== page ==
‘Fremont’ Review: Unearthed by Sundance, This Minor-Key Immigrant Tale Is Sweet and Sneakily Powerful

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“The fortune you’re looking for is in another cookie,” reads one of the many custom fortune cookie messages featured in “Fremont,” a lovely, low-budget mood piece with a hypnotically deadpan temperament, which flew largely below the radar at the 2023 Sundance Film Festival. While Iranian filmmaker Babak Jalali’s easygoing fable-like movie serves up such oracular tidbits in abundance, this one defines his central character best. She is Donya (real-life Afghan refugee Anaita Wali Zada), a lonesome and restless Afghan immigrant working at a family-owned fortune cookie factory in San Francisco by day, and enduring severe insomnia by night, in a Fremont apartment complex that also houses other immigrants from her motherland.

Donya can’t sleep for several reasons, though the aforementioned morsel recognizes at least one: What she’s looking for in life seems to be elsewhere. It’s certainly not in her dead-end job or uncomplicated social life. Still, most of Donya’s sleeplessness seems to stem from something far more troubling: survivor’s guilt. Once a translator for the American troops back in Kabul, Donya had been able to flee Afghanistan through her post, settling in a country where some don’t even know the proper way of addressing her identity and heritage. (“Afghan,” she corrects one of those well-meaning but uninformed people who erroneously call her “Afghanistani.”)

While her new life isn’t necessarily terrible, self-inflected feelings of shame haunt Donya. Does she deserve to find happiness abroad when people are still dying back home? Is she worthy of making connections with good people, much less daring to dream about finding love?

Donya is at least surrounded by nice acquaintances, including various delightful co-workers who make smalltalk about their daydreams to win a million dollars and then invest it all in a community pool. Elsewhere, her neighbors Suleyman and Salim can be trusted for philosophical pep talks at all hours. She’s friendly with an amusing waiter at the unpopular restaurant Donya frequents, who tries to hide his affinity for Turkish soap operas. There is also the kindly Chinese couple, Donya’s employers, who finally promote the young woman from wrapping the cookies to writing the messages within. (“People with memories write beautifully,” the patriarch wisely and rightly suggests.) And finally, Donya can lean a little on her newfound therapist (Gregg Turkington), a pro-bono dispenser of advice who (in a hilarious scene) relies on the Jack London novel “White Fang” a little too much, to help alleviate his patient’s ongoing restlessness.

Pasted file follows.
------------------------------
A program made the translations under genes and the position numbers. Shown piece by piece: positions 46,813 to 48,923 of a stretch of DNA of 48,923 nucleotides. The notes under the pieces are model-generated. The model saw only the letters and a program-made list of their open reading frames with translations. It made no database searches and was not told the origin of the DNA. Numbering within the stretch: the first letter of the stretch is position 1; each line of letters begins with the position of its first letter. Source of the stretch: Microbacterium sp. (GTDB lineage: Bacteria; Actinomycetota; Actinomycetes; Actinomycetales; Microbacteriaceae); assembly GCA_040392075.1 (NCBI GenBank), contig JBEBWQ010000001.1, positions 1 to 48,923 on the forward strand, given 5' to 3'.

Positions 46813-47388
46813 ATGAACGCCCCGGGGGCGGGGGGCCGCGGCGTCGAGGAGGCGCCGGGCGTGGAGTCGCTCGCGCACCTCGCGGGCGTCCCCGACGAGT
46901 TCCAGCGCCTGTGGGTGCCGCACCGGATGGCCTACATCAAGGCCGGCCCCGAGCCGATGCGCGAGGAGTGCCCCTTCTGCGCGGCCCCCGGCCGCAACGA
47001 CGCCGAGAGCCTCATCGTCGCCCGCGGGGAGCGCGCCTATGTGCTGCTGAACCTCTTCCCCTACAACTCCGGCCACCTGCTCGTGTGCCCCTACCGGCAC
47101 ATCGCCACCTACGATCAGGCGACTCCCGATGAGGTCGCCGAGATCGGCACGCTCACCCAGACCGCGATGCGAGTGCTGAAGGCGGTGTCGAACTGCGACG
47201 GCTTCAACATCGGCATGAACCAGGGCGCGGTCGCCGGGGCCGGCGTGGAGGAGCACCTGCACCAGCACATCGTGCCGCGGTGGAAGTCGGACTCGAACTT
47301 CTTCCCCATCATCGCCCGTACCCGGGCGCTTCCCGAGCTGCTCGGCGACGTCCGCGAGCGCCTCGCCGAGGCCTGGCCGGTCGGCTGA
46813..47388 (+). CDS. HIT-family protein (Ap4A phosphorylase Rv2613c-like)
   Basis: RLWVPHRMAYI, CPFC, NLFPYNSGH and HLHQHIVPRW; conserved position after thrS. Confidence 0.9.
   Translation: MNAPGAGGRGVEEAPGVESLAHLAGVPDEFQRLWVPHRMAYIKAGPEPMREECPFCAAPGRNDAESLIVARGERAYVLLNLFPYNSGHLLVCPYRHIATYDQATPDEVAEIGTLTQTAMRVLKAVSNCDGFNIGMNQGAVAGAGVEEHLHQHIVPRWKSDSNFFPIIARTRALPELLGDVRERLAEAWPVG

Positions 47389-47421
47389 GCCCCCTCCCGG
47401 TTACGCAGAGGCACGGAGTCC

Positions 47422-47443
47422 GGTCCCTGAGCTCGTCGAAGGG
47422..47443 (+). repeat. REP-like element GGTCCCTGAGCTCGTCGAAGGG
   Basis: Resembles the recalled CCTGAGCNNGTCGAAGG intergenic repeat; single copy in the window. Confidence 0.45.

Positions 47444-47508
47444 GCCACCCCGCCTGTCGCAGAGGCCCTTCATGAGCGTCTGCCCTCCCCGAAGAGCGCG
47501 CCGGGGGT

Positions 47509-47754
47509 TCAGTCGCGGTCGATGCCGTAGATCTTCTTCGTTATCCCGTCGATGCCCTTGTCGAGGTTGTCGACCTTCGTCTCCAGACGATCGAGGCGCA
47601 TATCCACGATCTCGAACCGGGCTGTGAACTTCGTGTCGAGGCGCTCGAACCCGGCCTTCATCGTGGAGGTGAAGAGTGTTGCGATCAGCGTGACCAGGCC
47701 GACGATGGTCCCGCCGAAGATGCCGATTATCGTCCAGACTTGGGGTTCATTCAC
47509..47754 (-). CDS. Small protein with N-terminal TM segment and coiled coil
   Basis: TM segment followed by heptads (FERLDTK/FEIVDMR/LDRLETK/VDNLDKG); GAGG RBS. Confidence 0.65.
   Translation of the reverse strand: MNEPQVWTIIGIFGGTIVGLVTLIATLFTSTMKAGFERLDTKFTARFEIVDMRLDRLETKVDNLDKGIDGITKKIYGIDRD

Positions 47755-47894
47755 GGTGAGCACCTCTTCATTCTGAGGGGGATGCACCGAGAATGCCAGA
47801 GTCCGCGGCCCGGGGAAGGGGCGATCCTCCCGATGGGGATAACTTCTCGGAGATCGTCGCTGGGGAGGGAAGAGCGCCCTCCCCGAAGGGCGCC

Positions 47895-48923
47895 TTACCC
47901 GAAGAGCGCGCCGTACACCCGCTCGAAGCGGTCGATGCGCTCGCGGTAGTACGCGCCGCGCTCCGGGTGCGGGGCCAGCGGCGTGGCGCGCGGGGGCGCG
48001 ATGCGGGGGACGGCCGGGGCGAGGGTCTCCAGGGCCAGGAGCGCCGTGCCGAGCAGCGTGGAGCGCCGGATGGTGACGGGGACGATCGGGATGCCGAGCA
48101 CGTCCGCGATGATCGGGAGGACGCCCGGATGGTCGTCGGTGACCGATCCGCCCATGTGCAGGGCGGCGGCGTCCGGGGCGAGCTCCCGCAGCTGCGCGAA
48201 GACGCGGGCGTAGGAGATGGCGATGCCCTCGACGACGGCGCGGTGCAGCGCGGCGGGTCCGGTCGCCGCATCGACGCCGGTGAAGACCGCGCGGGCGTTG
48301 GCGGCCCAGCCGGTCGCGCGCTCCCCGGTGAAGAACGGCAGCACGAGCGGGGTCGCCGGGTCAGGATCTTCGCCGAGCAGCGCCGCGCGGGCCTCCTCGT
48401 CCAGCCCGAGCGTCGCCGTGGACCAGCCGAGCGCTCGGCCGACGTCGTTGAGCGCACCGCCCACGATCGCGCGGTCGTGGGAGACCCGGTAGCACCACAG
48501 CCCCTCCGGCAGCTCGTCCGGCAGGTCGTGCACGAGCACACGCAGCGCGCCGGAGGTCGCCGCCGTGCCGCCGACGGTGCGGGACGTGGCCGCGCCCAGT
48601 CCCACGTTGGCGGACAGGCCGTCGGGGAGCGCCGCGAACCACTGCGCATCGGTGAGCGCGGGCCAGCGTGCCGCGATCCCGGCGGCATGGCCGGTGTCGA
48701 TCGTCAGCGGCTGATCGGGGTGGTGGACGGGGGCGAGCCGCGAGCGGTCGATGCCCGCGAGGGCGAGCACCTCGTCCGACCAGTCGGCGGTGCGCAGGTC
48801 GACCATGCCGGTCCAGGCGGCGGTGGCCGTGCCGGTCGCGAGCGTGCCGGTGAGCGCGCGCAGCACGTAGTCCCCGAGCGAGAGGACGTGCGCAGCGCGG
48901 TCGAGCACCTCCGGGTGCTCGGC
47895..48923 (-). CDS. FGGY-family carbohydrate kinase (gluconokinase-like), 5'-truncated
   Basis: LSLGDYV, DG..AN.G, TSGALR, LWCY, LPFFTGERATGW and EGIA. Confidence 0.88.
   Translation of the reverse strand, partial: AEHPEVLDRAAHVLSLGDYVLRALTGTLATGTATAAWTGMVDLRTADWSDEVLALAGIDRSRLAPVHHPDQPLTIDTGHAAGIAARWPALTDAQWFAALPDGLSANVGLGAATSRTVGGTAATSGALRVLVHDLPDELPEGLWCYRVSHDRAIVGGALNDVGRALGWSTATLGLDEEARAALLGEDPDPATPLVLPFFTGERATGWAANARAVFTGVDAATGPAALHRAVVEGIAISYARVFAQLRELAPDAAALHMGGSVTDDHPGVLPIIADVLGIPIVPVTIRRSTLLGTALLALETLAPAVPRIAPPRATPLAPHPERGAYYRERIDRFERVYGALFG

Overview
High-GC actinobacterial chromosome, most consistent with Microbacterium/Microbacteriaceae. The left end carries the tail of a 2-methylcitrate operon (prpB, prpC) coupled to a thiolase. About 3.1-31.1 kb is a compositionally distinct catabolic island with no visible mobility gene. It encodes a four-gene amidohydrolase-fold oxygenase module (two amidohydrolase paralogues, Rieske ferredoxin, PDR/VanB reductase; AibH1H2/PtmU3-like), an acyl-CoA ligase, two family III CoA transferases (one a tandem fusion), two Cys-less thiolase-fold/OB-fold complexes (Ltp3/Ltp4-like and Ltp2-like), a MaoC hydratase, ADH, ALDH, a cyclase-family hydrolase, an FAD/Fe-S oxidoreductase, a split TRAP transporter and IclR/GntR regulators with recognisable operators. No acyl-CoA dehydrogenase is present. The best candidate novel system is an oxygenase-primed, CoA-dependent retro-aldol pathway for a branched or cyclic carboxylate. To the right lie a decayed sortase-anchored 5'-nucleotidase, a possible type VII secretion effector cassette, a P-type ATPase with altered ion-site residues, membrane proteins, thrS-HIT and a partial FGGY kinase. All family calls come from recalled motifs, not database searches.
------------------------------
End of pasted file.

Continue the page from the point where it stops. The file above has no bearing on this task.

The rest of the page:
Shot in misty black-and-white and co-scripted by Jalali and Carolina Cavalli with a straight-faced sense of humor, “Fremont” is a quasi-comedy that strikes a vibe akin to the films of Jim Jarmusch. The biggest achievement of Jalali here is the precise tone that he strikes with his mild-mannered movie: never cutesy (an especially impressive feat considering the film’s whimsically Sundance-y premise), and always several feet deeper in its themes and deliberations around human isolation than meets the eye. Communicating with expressively wide-set eyes and the resolute gaze of someone who always knows and observes more than they admit, Zada’s performance helps achieve the film’s tricky balance, which Jalali aids with smart framing choices and the use of negative space. As the film’s wistful lead, Zada gives the minor-key impression of an intriguing personality worth getting to know better and, who knows, maybe even solve the mysteries of the universe together.

In the largely crescendo-free “Fremont,” the story’s flashiest spike happens when Donya finally decides to use her new power as a fortune cookie writer to send out messages to the world. Her pleas vary from flat-out optimistic and encouraging, to a little desperate, one of which finally gets her in a little trouble with her bosses. But despite the story’s overall monotony, Jalali thankfully proves that he knows how to end a film on a note that feels inevitably right. In its final chapter, “Fremont” rewards the viewer with a splendid cameo: Jeremy Allen White (yes, everyone’s favorite chef, thanks to “The Bear”) appears as a handsome and inquisitive mechanic who’s helpful to Donya — and who might turn out to be something more. In its final moments, the potency of “Fremont” sneaks up on you. You go in reluctant and even skeptical, and come out wondering how and why you’re moved to tears.

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